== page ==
Nationwide, LaKosky said, the list of syringe exchanges, both official and unofficial, has grown by about 15 percent a year for the past three years, with the fastest growth in Kentucky, North Carolina and Ohio.
“We’re seeing the greatest growth in rural areas, where there’s been an historic lack of access to health services of any kind,” LaKosky said. “The opioid epidemic is shining a light on those places.”
West Virginia, which has by far the highest opioid overdose death rate in the country, has not yet enacted legislation to authorize syringe exchanges. But a proposed opioid response plan released by the state health department in January lists harm reduction, including syringe exchanges, as a top priority.
Even without statutory authorization, at least 10 West Virginia municipalities have started exchanges, including eight with affiliations to county health departments.
In Charleston, the state’s new director of the Office of Drug Control Policy, Dr. Michael Brumage, said the police department there fervently supports the city’s syringe exchange. But just a few miles outside of the city, he said, the attitude among police officers is very different.
Dr. Michael Kilkenny, who as Cabell-Huntington public health chief runs a syringe exchange an hour’s drive away in Huntington, said the lack of state authorization makes him nervous.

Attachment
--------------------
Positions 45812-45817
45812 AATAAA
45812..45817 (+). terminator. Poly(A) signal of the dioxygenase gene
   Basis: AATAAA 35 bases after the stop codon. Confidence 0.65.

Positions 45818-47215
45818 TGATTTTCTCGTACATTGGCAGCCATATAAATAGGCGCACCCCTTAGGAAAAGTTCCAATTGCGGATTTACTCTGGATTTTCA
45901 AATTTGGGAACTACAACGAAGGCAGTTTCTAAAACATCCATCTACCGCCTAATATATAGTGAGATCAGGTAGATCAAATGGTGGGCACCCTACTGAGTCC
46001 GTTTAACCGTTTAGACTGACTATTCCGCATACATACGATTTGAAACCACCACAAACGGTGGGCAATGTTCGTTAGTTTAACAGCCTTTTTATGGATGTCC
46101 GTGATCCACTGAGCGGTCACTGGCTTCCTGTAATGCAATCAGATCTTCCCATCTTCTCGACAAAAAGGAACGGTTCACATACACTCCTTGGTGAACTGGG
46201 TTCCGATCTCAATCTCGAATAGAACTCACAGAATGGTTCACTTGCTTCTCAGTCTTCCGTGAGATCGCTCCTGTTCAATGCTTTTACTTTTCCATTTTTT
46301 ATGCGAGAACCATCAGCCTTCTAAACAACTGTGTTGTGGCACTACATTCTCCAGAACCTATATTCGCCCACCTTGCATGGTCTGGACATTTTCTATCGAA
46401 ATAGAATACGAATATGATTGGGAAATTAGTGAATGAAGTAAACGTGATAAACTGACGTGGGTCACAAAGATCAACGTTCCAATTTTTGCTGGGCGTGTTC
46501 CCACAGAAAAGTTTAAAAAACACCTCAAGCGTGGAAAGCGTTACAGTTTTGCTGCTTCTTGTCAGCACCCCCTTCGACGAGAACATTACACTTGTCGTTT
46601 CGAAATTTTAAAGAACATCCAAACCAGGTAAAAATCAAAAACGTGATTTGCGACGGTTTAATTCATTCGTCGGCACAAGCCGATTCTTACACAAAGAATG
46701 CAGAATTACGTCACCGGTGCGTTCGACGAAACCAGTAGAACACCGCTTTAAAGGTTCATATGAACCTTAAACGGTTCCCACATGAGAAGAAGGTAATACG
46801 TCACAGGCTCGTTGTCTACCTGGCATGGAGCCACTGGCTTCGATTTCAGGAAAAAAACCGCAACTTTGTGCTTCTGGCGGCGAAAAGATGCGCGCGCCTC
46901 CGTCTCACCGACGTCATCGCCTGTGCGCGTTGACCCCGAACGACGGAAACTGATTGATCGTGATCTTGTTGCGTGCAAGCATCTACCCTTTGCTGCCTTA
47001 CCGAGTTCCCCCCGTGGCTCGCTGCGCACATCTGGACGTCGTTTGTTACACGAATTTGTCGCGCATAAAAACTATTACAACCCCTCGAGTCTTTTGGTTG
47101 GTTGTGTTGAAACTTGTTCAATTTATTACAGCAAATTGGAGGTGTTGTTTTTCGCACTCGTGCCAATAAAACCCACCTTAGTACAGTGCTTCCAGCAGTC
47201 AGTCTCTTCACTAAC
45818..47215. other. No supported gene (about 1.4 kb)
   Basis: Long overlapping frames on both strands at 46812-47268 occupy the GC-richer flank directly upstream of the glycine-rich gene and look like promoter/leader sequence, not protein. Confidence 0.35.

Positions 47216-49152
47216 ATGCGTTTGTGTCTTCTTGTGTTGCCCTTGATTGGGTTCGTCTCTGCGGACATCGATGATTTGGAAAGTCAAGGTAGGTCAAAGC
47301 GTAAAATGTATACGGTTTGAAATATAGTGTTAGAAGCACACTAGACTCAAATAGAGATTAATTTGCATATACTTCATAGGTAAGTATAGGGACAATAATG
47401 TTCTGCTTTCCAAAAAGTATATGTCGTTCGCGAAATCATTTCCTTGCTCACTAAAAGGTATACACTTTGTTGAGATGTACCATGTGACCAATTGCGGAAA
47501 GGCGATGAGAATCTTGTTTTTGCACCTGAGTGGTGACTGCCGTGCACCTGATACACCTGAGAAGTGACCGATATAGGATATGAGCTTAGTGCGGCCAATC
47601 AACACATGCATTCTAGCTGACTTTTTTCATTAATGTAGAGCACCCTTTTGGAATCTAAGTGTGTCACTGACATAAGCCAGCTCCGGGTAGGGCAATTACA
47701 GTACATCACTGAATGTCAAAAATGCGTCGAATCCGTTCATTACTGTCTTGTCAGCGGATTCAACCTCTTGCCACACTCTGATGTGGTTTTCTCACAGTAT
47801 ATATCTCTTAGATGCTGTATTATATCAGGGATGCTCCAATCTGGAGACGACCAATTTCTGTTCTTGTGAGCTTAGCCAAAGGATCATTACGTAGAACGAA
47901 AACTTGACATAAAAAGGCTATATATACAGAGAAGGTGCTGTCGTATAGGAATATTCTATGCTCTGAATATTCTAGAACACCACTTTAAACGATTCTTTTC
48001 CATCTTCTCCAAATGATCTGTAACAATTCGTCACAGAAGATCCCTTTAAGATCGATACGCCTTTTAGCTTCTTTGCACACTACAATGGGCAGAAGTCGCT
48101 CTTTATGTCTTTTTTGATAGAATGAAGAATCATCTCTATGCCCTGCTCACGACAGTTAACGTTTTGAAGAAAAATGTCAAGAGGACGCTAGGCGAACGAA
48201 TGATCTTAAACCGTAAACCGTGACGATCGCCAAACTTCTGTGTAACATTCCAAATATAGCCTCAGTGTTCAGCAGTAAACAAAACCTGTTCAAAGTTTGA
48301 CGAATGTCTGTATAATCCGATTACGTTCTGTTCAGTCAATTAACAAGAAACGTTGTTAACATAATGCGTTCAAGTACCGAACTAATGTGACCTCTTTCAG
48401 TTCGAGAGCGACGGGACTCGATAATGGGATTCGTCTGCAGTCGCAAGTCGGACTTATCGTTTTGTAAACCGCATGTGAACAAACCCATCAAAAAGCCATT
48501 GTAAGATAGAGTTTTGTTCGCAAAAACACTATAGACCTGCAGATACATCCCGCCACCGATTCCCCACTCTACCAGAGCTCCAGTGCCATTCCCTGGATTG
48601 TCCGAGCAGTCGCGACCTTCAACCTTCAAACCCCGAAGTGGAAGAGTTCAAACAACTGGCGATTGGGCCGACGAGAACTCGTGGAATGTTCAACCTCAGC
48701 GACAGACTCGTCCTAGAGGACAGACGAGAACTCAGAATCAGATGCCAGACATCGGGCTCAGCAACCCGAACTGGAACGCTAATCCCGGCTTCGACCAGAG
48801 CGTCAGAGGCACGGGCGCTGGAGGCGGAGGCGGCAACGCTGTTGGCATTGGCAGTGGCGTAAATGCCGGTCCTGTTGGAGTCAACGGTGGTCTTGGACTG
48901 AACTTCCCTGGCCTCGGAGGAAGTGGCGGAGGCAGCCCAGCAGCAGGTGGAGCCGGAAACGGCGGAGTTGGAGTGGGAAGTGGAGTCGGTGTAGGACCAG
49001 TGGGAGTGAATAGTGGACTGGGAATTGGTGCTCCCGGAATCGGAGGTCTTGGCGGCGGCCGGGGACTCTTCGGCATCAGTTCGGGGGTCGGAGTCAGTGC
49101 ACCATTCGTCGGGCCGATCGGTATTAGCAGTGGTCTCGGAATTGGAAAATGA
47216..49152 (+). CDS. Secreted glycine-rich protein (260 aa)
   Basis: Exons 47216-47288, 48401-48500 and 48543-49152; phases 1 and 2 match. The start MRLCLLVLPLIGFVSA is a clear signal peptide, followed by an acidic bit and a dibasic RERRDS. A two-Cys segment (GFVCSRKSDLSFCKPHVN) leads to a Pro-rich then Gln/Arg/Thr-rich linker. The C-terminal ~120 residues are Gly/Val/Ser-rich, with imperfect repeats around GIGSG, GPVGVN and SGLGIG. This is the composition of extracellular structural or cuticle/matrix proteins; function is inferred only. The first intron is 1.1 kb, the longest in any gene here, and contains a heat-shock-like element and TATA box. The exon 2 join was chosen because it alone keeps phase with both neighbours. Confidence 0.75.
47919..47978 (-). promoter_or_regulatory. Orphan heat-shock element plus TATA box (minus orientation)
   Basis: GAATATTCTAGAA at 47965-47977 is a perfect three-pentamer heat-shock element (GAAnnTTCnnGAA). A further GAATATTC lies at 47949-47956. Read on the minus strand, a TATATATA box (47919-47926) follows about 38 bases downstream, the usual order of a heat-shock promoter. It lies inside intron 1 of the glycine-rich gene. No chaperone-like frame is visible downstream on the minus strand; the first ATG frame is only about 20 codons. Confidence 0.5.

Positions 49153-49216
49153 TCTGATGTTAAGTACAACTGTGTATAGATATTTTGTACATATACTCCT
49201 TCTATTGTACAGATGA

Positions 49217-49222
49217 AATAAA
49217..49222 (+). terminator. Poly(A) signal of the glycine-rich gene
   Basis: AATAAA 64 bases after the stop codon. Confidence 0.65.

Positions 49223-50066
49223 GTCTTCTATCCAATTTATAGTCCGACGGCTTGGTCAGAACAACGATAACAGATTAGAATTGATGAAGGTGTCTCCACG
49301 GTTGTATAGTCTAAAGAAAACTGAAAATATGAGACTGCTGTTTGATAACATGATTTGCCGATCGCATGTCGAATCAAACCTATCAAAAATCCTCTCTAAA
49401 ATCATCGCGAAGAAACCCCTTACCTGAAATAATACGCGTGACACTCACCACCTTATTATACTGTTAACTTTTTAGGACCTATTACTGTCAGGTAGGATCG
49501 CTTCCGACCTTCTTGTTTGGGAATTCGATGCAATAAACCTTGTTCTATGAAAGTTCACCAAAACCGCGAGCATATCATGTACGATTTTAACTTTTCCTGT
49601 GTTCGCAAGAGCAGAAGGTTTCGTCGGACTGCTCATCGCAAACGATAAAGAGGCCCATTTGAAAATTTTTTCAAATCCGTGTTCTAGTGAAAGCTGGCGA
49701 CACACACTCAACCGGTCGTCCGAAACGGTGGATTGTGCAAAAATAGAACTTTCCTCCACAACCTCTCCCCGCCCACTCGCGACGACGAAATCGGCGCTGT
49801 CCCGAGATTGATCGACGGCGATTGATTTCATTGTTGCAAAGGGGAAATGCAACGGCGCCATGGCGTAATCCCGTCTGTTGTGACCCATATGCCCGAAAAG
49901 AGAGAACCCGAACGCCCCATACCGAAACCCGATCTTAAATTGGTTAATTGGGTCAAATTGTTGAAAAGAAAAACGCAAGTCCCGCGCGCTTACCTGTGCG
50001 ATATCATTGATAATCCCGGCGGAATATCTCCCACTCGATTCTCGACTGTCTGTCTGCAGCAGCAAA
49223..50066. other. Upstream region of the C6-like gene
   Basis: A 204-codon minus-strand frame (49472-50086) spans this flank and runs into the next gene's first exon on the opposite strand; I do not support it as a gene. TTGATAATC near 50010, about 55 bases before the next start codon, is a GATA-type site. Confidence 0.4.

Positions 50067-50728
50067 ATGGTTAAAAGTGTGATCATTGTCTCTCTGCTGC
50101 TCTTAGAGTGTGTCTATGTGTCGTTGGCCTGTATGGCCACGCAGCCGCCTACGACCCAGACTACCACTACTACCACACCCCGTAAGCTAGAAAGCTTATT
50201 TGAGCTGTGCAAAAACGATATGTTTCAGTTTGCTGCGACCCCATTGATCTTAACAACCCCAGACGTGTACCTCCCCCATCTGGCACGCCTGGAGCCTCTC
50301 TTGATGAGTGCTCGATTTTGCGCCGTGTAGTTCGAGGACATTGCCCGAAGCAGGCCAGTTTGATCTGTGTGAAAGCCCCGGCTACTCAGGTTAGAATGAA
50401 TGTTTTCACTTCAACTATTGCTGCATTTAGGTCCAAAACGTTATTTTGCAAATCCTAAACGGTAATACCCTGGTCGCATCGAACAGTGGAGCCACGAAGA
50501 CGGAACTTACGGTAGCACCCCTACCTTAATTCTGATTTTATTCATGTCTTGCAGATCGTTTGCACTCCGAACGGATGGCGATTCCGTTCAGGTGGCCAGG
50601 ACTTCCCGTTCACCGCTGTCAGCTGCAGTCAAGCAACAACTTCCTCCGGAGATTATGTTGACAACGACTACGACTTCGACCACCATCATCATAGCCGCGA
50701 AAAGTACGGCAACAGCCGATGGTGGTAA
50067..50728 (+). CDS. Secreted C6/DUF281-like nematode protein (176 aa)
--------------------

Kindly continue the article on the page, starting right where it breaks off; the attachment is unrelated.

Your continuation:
The city’s drug control director when the exchange opened in 2015, Jim Johnson, said he also worried whether the police department would continue to support it without a state law. “All you’d have to do was stick a policeman outside the office on Monday and you’d have to close the doors on Tuesday.”
In Philadelphia, which has also been hit hard by the epidemic, Scott Burris, director of Temple Law School’s Center for Public Health Law Research, said Kilkenny’s concerns are warranted. To be effective, he said, syringe exchange laws must affirm that distributing syringes is a legitimate public health function that should be funded with public money. At the same time, any new laws must remove syringes from the definition of illegal drug paraphernalia, so that anyone can possess one without fear of prosecution.
“Authorizing exchanges to distribute syringes still leaves drug users vulnerable to arrest, which means fewer will come,” he said.